Historic Sales Drop for Lego Raises Concerns About Future of Physical Toys
Lego, the iconic toymaker, may be facing its biggest test since a brush with bankruptcy in the early 2000s.
Sales fell last year for the first time since 2004.
Chief Executive Niels Christiansen says the time of extraordinary growth is over.
“This period of supernatural growth has kind of come to an end, and we’ve had some years where we were more flat,” Christiansen told Reuters.
And last year’s figures were less than flat, with sales falling by 8 percent. That’s down from a 6 percent increase in 2016 and a far cry from the 25 percent growth posted in 2015.
And it’s not just kids who care about Lego, investors are taking note as well, as Lego kits have consistently delivered higher returns over the past decade compared to the S&P 500 or physical gold.
According to a 2015 Telegraph article, investors are better off putting their money in Lego sets than shares or gold.
The paper writes that Lego sets kept in pristine condition have increased in value 12 percent each year since the year 2000, while in that same span, the S&P 500 has returned about 4.2 percent annually, and gold 9.6 percent.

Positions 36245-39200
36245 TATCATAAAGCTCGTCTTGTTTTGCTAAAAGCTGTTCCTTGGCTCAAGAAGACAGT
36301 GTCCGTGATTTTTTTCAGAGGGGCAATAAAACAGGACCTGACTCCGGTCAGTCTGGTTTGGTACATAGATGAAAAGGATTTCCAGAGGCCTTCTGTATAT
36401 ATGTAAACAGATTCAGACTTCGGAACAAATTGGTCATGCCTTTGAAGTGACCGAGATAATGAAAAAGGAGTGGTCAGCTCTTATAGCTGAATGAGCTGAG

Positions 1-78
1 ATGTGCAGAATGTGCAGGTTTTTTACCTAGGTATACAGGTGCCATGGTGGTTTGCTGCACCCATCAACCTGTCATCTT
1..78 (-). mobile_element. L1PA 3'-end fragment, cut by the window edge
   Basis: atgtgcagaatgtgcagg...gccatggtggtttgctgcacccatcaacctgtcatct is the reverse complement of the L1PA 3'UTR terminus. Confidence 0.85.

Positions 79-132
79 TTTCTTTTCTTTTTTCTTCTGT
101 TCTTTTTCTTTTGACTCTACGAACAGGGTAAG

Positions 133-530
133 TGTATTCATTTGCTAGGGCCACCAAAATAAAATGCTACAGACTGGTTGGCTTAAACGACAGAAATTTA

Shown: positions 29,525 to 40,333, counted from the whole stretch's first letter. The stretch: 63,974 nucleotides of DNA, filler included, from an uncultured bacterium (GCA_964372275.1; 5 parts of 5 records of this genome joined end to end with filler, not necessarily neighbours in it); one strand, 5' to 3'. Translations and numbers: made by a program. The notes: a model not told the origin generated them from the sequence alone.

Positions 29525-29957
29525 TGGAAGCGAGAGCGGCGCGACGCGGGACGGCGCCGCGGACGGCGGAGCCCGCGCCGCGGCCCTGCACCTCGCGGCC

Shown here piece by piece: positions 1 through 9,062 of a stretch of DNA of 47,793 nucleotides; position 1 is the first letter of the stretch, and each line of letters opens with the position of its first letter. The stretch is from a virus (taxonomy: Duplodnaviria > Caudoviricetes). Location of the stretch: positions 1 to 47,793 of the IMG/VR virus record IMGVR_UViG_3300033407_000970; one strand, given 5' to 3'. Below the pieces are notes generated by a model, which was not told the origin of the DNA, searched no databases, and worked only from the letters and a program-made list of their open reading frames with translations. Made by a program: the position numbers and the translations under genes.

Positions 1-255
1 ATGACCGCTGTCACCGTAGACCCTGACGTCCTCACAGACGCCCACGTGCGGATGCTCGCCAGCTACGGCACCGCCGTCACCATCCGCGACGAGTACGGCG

Lego’s CEO tries to allay concerns, saying the plastic bricks are here to stay. He said the drop in sales is about clearing a build-up of inventories.
But there’s a twist.
Lego enthusiast site, BrickPicker, rich with Lego investment advice, reveals a troubling trend when it comes to some products.
And according to “Jason” at YouTube channel BrickShow, a Lego enthusiast channel with over 400,000 subscribers, the writing’s on the wall for all physical toymakers, not just Lego.
He claims to have inside knowledge about the industry and reveals the biggest trend that now threatens physical toymakers.
Watch the video to see what some are saying is to blame for the drop in Lego’s sales and why bouncing back may not be so easy.
Reuters contributed to this report.